Volunteer for NIAID-funded clinical studies related to syphilis on ClinicalTrials.gov.
Syphilis is a sexually transmitted bacterial infection that causes genital ulcers (sores) in its early stages. If untreated, these ulcers can then lead to more serious symptoms of infection.
An ancient disease, syphilis is still of major importance today. In 2008, 13,500 cases of syphilis were reported in the united States, mostly in people 20 to 29 years of age. Of these reported cases, 63 percent were among men who have sex with men. Syphilis rates have increased in males each year between 2000 and 2008 and in females each year between 2004 and 2008.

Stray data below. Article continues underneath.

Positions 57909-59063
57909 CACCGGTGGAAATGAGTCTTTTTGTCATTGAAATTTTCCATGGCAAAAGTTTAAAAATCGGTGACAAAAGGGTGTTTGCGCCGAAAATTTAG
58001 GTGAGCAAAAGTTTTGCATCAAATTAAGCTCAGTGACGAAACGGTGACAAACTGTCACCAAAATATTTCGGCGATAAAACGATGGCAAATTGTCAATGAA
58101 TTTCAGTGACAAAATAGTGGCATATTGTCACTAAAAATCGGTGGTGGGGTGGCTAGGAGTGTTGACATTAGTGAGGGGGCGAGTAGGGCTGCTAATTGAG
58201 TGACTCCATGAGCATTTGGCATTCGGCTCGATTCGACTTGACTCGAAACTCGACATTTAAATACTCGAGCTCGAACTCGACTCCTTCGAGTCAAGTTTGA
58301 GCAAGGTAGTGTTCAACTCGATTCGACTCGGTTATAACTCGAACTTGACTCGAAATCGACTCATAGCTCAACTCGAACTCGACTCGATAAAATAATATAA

HIV infection and syphilis are linked. Syphilis increases the risk of transmitting as well as getting infected with HIV.
Developing better ways to diagnose and treat syphilis is an important research goal of scientists supported by NIAID.
Scientists are developing new tests that may provide better ways to diagnose syphilis and define the stage of infection. Efforts to develop a diagnostic test that would not require a blood sample are a high priority. For example, researchers are evaluating saliva and urine to see whether they would work as well as blood. Researchers also are trying to develop other diagnostic tests for detecting infection in babies.
More about NIAID Research on Syphilis
Last Updated December 10, 2010